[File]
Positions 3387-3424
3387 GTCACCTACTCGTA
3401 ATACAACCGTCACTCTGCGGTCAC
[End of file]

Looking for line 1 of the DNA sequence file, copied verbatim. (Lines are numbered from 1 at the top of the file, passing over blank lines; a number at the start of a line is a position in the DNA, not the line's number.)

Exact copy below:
Positions 3387-3424